What is A-Life? Simply put, Artificial Life is a broad
field of work in which attempts are made to simulate or recreate one
or more natural processes. Most A-Life work is done on computers, but
in some cases it's done in the real world with chemicals or just on
paper. Some examples of natural systems that are often modelled are:
predator/prey balances, darwinistic evolution, neural
networks, behaviour and learning, ecological interactions, flocking,
self organization, emergent behaviour or complexity, reproduction,
and genetics, to name a few. A-Life's practical purpose can be two-fold, to
use technology to understand and improve biological sciences, and
to use biological understanding to improve technological science.
But beyond the practical, insights into life, nature, and the universe
can be gleamed even from the most simple model, experiment, or simulation.
Ed T. Toton III
- System Administrator / Programmer
- Long-time A-Life enthusiast
- Self-Organized Emergent Philosophical Process :)
Since the summer before I entered college, artificial life (or "A-Life") has
been one of my interests. In general, I find all of the "fringe"
computer topics interesting, including fractals, AI, digital
music, 3D graphics, etc. But A-Life holds a certain appeal. There's
something particular compelling about the concept of having life
exist within the computer, something that evolves and develops
it's own behaviour or morphology, something that goes beyond the
initial design created by the programmer.
Artificial life takes on many forms, and different people approach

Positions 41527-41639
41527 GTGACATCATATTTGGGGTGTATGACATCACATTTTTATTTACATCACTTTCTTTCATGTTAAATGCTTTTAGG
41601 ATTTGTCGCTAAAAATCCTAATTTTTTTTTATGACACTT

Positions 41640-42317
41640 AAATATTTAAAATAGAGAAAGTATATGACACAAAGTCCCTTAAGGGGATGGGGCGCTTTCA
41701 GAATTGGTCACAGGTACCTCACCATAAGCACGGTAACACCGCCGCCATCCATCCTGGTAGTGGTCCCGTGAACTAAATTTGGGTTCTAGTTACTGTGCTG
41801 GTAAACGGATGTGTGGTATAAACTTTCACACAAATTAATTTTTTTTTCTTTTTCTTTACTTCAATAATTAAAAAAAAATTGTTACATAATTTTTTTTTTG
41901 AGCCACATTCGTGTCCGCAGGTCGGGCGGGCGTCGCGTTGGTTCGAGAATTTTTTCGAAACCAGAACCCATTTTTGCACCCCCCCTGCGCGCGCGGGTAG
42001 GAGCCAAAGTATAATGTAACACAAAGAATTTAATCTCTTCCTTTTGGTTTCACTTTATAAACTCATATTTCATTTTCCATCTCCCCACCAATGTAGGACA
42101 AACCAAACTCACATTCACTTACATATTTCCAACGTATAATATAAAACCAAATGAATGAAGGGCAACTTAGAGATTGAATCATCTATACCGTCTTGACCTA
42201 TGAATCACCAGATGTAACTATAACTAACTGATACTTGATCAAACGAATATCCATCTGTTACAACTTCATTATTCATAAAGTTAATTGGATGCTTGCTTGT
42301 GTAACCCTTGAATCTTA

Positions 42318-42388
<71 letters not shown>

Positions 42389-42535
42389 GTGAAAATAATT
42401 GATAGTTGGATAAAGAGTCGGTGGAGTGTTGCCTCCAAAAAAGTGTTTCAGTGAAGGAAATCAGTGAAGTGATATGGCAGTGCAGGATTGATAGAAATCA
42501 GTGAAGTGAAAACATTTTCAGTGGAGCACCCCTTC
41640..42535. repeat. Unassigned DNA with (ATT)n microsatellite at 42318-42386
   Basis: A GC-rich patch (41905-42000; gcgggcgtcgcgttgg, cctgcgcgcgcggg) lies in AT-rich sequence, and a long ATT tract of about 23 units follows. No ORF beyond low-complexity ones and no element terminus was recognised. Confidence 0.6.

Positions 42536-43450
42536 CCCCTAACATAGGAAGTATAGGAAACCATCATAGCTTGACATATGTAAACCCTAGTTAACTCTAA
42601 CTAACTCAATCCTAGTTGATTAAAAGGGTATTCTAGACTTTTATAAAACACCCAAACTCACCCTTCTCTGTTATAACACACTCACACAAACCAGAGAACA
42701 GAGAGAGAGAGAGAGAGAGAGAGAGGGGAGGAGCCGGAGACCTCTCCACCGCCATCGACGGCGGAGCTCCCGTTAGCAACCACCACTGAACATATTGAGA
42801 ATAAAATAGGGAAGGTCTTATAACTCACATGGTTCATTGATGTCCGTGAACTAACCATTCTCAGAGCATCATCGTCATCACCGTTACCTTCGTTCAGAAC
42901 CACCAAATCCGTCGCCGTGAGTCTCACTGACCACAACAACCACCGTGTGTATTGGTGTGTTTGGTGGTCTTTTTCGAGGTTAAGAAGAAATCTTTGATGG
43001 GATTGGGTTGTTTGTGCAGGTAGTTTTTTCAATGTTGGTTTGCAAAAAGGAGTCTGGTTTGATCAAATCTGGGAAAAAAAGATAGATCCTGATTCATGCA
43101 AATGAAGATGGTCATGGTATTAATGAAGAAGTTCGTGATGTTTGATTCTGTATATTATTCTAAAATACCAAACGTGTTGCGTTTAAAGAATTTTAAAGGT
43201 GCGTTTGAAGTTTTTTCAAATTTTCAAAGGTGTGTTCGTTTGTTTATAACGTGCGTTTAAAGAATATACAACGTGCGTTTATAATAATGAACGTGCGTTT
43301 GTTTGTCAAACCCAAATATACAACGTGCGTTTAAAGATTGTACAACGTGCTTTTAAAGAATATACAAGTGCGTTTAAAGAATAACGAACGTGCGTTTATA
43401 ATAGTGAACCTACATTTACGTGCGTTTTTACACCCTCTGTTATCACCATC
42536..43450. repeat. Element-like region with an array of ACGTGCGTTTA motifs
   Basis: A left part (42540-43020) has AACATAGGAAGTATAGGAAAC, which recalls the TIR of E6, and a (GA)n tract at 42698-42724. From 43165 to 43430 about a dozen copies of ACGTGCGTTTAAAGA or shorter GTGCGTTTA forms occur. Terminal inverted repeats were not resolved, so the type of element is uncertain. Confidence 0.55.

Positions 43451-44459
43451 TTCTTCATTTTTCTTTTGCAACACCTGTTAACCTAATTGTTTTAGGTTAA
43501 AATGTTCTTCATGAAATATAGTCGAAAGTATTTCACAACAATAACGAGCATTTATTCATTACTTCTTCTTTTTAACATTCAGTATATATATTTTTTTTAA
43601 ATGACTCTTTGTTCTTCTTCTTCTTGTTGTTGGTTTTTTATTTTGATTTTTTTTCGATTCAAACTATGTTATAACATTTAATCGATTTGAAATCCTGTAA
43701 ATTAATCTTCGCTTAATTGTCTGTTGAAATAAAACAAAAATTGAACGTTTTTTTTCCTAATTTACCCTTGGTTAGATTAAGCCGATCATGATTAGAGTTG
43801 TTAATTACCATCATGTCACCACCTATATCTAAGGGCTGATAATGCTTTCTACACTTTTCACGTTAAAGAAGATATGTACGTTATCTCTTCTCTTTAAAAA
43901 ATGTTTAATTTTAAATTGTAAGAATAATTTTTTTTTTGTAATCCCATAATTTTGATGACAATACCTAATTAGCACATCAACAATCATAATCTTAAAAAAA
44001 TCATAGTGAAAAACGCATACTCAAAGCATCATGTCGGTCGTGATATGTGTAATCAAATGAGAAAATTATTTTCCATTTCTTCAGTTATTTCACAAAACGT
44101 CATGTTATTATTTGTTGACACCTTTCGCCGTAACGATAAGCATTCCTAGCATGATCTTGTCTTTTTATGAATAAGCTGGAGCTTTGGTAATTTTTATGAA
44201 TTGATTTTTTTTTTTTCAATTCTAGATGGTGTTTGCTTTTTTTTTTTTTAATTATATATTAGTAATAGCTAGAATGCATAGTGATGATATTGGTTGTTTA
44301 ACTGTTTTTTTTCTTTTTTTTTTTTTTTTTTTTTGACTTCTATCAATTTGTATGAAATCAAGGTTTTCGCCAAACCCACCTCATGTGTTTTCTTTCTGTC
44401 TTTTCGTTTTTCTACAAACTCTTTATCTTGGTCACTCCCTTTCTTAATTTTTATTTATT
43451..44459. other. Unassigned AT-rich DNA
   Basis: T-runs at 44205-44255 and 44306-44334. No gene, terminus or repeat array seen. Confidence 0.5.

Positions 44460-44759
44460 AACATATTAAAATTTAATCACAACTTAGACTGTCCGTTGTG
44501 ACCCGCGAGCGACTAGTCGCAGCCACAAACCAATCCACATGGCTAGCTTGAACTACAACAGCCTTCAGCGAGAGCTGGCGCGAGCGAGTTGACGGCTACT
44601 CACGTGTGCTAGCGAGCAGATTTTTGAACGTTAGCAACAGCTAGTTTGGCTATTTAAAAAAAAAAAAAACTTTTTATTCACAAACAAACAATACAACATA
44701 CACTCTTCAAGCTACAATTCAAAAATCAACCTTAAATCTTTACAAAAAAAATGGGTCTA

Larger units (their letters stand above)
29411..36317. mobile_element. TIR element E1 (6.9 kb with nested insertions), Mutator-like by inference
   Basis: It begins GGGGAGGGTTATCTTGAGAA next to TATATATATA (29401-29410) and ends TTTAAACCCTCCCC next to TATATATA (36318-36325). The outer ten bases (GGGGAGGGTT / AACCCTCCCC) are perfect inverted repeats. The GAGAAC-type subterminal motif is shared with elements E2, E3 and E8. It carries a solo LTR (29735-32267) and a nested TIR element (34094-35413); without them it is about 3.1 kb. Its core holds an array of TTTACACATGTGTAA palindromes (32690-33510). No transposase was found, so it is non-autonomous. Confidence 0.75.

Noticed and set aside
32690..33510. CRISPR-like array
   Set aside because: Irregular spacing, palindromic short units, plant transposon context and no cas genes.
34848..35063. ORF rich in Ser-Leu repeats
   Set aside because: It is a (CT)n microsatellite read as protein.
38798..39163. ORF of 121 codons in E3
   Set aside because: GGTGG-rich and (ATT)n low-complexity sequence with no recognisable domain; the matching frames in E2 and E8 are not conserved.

it from different viewpoints and with different goals. For some
people, it is a scientific tool, to help understand the natural
processes in the natural world. Darwinistic evolution and
predator/prey balances are two examples of such processes that
can be simulated and observed in a controlled environment. In some
cases, it's used to study emergent behaviour, or emergent complexity
from a set of simple rules (a trait that fractals also exhibit).
To others, it's more of an artistic endeavor. Some A-Life projects
have been developed to be a means of genetically generating
pleasing patterns and designs (Biomorphs have been used for this).
L-Systems can be used to model the external morphology
and appearance of plants. And in some cases (such as some of my
programs), they're done for the sake of creating something that
takes on "a life of its own", and they can be interesting to watch.
And for others, a-life is for entertainment. Virtual pets and
'games' in which you take an active role in the development of
the organisms, or populations of organisms can fall into this
category (such as SimAnt, Creatures, Tamagotchi, Dogz/Catz, etc).
Despite the wide-range of practical applications (or even impractical
applications), it should not be overlooked that A-Life is indeed a
legitimate field of study, and serious scientific research is being
done in the field. One that is only recently receiving wider attention,
perticularly with the continuing increase in available computer power.
Many A-Life experiments fall into one category, and typically